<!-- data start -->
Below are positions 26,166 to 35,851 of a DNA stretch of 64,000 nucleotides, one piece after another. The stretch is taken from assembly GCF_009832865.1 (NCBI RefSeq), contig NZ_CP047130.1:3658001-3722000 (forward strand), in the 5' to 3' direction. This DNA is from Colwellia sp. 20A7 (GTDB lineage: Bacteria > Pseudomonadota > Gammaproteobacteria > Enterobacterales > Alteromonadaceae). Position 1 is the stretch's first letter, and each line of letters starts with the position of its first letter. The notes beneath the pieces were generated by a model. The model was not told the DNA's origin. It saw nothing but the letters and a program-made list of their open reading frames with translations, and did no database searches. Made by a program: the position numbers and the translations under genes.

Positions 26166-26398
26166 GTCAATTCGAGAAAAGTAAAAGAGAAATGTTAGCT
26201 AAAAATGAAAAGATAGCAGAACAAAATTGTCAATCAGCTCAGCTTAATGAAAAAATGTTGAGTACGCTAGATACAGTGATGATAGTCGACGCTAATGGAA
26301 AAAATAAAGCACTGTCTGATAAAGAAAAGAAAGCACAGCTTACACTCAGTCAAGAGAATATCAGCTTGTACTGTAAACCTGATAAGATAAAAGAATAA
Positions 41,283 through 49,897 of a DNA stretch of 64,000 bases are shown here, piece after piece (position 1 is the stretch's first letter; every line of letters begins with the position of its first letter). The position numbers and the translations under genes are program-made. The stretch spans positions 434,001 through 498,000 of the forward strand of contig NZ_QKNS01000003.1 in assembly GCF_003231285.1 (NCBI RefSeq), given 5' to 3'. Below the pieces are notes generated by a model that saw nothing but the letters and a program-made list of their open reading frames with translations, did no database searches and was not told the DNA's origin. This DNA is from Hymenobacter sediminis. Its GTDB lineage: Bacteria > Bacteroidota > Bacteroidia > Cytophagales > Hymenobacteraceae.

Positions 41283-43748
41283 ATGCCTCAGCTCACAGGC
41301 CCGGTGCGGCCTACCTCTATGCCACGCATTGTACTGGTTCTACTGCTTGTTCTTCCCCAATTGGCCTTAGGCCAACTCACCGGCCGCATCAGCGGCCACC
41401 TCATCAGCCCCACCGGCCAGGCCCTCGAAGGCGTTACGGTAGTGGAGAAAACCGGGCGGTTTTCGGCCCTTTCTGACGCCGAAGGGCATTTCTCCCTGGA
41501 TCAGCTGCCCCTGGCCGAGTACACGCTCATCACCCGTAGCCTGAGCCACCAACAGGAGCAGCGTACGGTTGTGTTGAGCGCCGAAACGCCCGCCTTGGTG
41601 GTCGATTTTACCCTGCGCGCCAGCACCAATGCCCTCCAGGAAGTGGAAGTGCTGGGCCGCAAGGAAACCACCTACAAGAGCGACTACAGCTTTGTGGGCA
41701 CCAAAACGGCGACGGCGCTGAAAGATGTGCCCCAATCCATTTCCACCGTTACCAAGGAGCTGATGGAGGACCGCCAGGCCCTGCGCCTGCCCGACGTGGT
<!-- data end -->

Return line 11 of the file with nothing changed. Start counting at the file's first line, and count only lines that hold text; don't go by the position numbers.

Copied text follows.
41501 TCAGCTGCCCCTGGCCGAGTACACGCTCATCACCCGTAGCCTGAGCCACCAACAGGAGCAGCGTACGGTTGTGTTGAGCGCCGAAACGCCCGCCTTGGTG